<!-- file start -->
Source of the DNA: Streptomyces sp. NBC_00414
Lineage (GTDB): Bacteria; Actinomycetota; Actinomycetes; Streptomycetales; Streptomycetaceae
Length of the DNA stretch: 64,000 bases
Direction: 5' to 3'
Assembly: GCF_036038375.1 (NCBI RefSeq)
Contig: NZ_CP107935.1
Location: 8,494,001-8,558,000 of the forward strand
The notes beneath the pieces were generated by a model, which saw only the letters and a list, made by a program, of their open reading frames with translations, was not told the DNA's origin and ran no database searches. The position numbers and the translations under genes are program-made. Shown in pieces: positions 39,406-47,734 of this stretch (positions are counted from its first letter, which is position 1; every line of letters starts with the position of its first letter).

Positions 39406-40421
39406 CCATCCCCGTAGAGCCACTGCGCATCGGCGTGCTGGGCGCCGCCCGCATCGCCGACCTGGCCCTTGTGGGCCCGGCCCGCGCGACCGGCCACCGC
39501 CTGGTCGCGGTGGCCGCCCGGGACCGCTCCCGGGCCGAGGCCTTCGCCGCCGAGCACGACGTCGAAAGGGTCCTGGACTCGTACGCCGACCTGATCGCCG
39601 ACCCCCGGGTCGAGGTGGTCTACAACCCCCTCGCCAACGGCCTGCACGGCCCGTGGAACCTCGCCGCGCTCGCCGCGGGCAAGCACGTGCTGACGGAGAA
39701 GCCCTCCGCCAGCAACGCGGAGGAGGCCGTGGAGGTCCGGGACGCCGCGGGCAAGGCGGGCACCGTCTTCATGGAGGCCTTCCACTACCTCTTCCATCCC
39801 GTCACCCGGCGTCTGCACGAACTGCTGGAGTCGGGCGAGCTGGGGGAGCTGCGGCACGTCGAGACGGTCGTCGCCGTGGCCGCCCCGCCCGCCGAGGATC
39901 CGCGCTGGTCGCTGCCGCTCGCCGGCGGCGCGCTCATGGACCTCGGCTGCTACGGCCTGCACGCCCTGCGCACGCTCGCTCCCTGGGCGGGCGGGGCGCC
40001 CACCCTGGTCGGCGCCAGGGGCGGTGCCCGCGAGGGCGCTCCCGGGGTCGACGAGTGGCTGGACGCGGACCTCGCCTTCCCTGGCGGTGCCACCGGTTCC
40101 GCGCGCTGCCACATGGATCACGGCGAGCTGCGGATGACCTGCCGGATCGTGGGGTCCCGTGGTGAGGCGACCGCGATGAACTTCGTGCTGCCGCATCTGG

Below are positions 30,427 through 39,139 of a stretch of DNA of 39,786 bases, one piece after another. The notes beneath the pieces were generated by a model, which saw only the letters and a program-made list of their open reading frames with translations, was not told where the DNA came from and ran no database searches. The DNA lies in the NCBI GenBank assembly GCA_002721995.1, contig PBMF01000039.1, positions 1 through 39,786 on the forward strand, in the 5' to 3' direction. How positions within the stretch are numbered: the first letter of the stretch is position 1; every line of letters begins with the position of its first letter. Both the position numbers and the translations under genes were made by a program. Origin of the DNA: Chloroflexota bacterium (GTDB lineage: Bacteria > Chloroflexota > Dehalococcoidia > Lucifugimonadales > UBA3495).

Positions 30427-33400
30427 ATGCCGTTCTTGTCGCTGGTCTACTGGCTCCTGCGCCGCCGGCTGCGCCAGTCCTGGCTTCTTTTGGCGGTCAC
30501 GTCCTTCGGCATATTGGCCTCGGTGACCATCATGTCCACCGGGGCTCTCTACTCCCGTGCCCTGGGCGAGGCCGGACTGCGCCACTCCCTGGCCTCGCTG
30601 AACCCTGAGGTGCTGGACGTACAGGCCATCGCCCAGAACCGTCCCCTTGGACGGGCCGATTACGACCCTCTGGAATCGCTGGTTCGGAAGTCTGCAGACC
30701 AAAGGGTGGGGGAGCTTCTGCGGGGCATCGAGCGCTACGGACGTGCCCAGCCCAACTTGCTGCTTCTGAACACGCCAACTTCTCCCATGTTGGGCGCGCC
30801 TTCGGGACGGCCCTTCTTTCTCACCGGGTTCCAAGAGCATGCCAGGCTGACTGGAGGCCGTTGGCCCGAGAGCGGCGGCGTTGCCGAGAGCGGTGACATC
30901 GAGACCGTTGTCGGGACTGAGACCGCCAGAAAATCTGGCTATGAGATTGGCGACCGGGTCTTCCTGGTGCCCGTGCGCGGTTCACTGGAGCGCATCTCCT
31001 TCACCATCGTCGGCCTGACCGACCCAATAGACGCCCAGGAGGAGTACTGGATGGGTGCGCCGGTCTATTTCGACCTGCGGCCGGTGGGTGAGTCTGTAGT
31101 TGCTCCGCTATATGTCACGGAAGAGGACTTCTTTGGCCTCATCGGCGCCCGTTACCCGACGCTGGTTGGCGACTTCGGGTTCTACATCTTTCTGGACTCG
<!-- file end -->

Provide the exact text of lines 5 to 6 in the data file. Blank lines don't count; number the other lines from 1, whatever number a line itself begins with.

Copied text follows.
Assembly: GCF_036038375.1 (NCBI RefSeq)
Contig: NZ_CP107935.1